BOIL BABY BOIL: World’s largest peanut boil: a goober tradition
Published 4:00 am Friday, September 4, 2015
The wait line at the World’s Largest Peanut Boil in Luverne Thursday was long. The sun was hot and the air was not moving, but no one was complaining.
Folks from “just down the road” and, as far away as Cullman, were patiently waiting for the next batch of goobers to be bagged.
“We’ve already given out of the boiled peanuts twice and it’s one o’clock, said William Baker, president of the sponsoring Crenshaw County Shrine Club. “We’ve got orders to fill and a big crowd waiting but we can only boil so many and so fast.”
This year is the 45th anniversary of the World’s Largest Peanut Boil that was co-founded by Shriners Aubrey Alford and W.E. Granger.
Baker said probably none of the Shriners who gave birth to the idea of the peanut boil ever thought it would still be going strong after four decades and counting.
“Goodness how delicious, eating goober peas,” sang an older gentleman. He laughed as did those around him. “That’s an old Civil War song. Georgia farm boys, I think, put the words to the tune. Can’t give my name. They’d want me to be on that TV talent show.”
The atmosphere was light and lively at the annual peanut boil. Everyone seemed content to wait for the peanuts to boil.
“We’ll boil four and a half tons or more of peanuts, and we’ve got a ton of parched peanuts for those who like them,” Baker said. “That’s nearly six tons, and we hope to have plenty for sale through the weekend and still have some for sale on Monday. We just don’t want to be boiling on Labor Day.”
The Shriners let tradition go by the wayside a few years ago. They traded the cook pots with a fire going up under them for vats that boil the peanuts in less time, with less energy, and less manpower. And, still, the Shriners can’t keep up with the demand.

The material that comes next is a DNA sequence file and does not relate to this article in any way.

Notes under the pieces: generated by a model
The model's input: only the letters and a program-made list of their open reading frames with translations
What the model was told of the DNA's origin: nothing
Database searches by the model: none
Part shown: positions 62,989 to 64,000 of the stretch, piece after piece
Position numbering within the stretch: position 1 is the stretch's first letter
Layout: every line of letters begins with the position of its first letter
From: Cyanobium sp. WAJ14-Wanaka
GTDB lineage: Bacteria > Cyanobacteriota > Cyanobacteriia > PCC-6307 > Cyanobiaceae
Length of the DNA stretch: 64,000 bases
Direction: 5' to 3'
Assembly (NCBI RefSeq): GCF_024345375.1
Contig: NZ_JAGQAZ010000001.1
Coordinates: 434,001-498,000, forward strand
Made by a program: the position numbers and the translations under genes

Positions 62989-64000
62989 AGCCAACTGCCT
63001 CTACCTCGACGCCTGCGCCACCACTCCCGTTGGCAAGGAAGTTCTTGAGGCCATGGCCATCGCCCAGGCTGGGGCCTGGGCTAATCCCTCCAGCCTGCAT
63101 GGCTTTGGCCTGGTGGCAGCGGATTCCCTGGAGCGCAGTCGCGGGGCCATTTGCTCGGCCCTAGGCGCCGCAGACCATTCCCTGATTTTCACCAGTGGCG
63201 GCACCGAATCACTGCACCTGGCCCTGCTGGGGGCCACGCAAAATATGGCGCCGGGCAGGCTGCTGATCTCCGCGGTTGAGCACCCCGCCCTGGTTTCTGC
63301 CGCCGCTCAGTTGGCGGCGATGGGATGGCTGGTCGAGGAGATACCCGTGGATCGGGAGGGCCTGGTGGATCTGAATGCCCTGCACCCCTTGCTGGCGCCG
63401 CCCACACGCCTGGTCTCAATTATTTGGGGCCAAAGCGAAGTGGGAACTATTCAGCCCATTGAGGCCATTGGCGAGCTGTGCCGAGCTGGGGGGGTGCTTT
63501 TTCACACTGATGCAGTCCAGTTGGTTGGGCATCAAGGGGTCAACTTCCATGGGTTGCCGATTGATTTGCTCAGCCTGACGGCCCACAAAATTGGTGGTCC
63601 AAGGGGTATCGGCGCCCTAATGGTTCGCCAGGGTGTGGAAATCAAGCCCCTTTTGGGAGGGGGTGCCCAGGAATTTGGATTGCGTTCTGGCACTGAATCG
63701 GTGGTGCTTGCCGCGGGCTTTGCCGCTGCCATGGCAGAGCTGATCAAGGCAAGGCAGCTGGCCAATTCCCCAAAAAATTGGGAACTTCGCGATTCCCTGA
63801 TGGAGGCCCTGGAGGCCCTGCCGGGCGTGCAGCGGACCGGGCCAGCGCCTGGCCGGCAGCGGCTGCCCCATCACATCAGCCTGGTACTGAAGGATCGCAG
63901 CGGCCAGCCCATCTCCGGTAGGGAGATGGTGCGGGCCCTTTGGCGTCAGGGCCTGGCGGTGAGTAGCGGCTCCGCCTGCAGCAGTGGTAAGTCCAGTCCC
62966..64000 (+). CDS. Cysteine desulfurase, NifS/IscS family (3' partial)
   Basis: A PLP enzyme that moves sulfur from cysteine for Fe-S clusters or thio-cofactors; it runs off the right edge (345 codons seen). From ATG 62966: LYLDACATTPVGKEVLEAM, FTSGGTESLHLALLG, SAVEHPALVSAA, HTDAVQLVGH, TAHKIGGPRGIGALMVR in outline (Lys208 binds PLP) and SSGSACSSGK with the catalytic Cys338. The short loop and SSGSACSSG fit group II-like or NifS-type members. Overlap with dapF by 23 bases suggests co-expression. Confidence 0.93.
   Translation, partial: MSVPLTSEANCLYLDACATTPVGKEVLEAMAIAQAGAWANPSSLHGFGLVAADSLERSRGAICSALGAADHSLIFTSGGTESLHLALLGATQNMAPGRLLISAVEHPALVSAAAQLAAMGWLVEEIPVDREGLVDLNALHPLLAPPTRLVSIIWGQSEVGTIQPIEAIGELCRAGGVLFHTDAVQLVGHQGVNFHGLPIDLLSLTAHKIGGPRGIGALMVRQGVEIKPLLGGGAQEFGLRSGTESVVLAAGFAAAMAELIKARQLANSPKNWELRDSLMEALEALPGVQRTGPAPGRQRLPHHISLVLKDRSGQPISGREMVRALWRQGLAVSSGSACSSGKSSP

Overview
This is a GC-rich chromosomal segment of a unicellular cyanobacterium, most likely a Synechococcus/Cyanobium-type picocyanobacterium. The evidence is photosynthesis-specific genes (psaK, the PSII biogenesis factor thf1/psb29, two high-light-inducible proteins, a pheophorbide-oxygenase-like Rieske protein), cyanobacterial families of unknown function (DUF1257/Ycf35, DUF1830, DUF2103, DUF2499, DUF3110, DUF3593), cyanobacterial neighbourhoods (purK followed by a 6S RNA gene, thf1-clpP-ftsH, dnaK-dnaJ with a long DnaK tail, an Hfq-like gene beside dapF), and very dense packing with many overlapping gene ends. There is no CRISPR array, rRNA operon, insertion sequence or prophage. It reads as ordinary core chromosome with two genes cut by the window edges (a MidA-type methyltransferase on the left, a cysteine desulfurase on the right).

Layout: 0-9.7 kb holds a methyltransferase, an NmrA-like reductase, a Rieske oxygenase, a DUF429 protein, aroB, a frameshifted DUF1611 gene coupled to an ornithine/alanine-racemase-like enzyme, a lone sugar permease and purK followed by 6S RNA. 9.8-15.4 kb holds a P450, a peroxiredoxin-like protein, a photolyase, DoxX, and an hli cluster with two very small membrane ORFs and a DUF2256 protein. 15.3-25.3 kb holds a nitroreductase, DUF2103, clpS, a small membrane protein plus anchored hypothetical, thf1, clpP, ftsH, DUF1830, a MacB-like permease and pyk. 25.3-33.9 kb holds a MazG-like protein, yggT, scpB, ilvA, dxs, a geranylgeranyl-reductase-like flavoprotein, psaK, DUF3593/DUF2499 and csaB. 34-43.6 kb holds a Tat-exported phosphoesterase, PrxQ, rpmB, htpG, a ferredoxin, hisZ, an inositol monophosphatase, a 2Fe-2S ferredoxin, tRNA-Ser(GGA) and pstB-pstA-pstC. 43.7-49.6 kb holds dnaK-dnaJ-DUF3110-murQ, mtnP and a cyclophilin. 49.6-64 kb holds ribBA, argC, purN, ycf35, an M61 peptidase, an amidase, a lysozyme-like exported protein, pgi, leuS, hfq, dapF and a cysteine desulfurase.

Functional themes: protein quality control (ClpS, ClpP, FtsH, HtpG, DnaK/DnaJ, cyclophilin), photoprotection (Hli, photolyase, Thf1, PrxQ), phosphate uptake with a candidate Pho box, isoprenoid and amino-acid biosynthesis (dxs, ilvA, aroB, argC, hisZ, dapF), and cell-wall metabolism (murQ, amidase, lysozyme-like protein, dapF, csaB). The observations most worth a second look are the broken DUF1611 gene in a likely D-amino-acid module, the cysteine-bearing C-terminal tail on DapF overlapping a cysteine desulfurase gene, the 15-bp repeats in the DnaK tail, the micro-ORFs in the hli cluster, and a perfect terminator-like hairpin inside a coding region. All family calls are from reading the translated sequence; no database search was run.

“This is shaping up to be a really big year,” Baker said. “We haven’t been able to keep up with the demand. We boiled last night, we were up boiling at 5 o’clock this morning and will be here till late tonight. It takes three and a half hours for the peanuts to boil. We can’t hurry them along. We have to wait.”
Baker said the Shriners appreciate the patience of the peanut patrons and the support they receive from people near and far.
Glen Mothershed takes advantage of the wait time to push the parched peanuts.
“I got put on the parched peanuts back when we first got started, and I’m still here,” he said, with a smile. “I love parched peanuts but folks mostly want the boiled ones but there are some folks that want boiled and parched. Folks up north call them roasted peanuts. Down here, they’re parched and that’s what I’m doing — parching peanuts.”
Neither Baker nor his sidekick “Compton” could explain the popularity of the peanuts boiled in Luverne on Labor Day weekend.
“Every day is big, but Saturday is our biggest day,” Baker said. “And, yeah, people do pass by a dozen places that sell boiled peanuts to get here. And, I think it’s partly tradition and partly because of the nuts we boil.”
The peanuts at the World’s Largest Peanut Boil are Dixie Runners, a variety that is grown especially for the Crenshaw County Shrine Club by a producer in Jay, Florida.
“The Dixie Runners are smaller peanuts, not like the jumbos you get most other places,” Baker said. “And they are exceptionally good peanuts.”
The World’s Largest Peanut Boil is a happening. It’s a Labor Day tradition. So, what if you do have to wait a while? “Goodness how delicious!” those goober peas when you finally get them.